I like automobiles and don't want them banned, but the real problem that we have is that we're dependent on an unscalable transportation solution: cars.
Lithium is a fairly common element. It's not a rare earth. Extracting it and processing it are energy and water intensive processes and mining of itself also has issues with pollution. So doing that in the Andes where water is scarce, is indeed problematic. This is also a reason that some areas are hesitant with giving permits for lithium mining. Nevertheless, there are new mines in Nevada, Texas, Canada, Cornwall, Australia, and other places that are starting to ramp up.
The sentiment in this thread seems to be a bit weirdly anti car and even pro ICE cars. However, this is not the show stopper that some ICE car fanatics want you to believe it is. If only they applied the same outrage against burning oil, fracking, oil spills, damage done by oil refineries, oil drilling in senstive ecosystems, and all the rest. The damage lithium mining does pales in comparison to that.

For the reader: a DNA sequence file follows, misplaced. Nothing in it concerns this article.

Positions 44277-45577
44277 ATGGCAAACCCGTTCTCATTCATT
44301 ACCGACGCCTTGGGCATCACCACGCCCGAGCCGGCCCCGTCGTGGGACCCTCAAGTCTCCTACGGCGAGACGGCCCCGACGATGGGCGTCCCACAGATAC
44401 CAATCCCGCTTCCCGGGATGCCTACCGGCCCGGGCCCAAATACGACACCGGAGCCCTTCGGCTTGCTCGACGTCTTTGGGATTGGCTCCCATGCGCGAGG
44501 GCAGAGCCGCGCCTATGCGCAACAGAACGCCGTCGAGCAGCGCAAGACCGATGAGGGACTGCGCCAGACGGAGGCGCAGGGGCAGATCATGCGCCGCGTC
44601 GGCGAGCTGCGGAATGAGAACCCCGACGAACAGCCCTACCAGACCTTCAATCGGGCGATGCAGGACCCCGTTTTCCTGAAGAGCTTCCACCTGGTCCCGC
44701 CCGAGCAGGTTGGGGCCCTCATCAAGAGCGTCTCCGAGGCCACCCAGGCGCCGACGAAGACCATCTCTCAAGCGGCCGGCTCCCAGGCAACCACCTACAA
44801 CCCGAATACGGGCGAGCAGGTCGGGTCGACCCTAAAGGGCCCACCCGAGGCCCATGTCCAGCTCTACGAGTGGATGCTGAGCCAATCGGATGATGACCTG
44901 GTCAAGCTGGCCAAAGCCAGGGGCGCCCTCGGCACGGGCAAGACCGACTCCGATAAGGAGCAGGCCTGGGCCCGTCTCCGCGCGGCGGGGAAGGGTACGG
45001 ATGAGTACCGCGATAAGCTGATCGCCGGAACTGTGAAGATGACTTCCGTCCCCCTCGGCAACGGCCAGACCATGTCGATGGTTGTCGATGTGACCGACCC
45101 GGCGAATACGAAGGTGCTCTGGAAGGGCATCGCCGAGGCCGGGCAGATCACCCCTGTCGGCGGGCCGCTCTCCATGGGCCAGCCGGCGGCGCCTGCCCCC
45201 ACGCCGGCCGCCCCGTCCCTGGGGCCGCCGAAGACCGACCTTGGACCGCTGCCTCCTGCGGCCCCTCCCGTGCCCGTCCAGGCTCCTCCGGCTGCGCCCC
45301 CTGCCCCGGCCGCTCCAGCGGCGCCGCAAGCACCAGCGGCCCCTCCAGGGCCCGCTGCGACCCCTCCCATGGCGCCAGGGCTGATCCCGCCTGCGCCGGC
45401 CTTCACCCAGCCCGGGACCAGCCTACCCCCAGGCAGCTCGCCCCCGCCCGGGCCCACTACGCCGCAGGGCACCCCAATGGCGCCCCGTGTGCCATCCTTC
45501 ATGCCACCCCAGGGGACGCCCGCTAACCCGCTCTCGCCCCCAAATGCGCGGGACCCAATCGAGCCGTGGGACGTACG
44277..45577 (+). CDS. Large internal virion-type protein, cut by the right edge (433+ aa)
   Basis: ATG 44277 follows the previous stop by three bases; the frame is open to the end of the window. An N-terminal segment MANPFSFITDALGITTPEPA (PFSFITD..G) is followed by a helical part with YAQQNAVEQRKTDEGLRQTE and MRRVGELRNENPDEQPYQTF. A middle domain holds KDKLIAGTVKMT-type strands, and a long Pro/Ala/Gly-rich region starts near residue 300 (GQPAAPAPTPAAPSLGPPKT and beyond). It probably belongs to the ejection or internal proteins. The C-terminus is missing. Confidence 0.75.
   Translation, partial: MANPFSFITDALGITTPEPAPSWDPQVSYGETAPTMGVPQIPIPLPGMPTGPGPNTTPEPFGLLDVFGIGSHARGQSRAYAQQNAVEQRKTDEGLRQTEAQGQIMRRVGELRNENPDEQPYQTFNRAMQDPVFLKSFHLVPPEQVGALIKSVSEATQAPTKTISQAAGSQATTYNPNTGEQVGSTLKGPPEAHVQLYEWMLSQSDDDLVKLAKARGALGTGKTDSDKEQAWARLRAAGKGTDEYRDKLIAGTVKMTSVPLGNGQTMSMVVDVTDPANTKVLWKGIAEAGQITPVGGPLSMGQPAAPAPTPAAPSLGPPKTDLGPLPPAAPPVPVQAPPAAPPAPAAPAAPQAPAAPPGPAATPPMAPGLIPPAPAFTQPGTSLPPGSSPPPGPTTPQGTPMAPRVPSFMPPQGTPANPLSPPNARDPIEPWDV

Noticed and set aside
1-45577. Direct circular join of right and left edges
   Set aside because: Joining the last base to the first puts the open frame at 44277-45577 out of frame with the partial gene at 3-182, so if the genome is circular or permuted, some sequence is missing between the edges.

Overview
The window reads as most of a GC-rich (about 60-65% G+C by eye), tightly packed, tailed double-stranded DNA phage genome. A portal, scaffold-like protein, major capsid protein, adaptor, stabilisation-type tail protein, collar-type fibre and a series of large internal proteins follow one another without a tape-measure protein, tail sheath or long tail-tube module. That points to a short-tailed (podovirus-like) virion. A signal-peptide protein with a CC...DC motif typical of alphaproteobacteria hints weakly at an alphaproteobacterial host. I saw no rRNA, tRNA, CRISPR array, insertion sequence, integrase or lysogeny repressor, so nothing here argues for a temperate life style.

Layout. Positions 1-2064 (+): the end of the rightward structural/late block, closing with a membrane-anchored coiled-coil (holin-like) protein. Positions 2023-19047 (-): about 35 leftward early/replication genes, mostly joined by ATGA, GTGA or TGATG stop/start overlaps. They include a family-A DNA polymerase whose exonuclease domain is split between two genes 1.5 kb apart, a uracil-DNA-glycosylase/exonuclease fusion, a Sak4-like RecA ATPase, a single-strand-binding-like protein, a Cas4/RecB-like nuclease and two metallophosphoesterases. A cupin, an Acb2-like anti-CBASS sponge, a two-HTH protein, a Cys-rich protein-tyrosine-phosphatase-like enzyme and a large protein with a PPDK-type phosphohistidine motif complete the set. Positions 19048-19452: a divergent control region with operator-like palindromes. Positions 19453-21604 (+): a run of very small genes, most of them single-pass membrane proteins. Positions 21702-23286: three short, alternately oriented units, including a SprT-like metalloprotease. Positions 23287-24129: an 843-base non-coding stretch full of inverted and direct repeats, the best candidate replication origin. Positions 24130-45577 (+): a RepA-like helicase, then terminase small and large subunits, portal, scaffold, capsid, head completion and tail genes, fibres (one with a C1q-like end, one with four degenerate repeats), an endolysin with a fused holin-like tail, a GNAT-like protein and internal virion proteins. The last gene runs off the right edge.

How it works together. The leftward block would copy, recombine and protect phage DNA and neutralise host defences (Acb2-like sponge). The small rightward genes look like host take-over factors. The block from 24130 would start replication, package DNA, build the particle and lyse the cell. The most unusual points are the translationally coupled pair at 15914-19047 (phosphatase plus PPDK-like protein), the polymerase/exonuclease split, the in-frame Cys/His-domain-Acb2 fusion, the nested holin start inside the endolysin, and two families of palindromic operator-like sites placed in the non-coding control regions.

This is just a minor growing pains for an exponentially growing industry that is going from almost no volume ten years ago to shipping tens of millions of vehicles as well as grid storage, home storage, and other batteries. Anything with wheels is going to stop burning stuff and start using lithium. And close 100% of that lithium can be recycled when the battery eventually reaches its end of life.
Lithium ion and other batteries are part of the solution to the problems caused by burning oil. The solution is not advertising we all turn ourselves into Luddites. Good luck advertising it; but I have no confidence that you'll move the needle in a way that matters. Batteries on the other hand are succeeding where generations of hippies have failed to even slow down the growth at which the problem was accelerating. ICE cars are now legacy vehicles and the transition to EVs is well under way. Thanks to lithium ion batteries.
What's the cost of importing 500,000 gallons of water to replace what evaporates? If the miners had to pay that cost, would it still be economical for them to sell that ton of lithium carbonate?
The first result in Google says lithium carbonate costs $17,000 per ton in 2021. It might be more now.
This fluid-hauling train car has a capacity of around 30,000 gallons: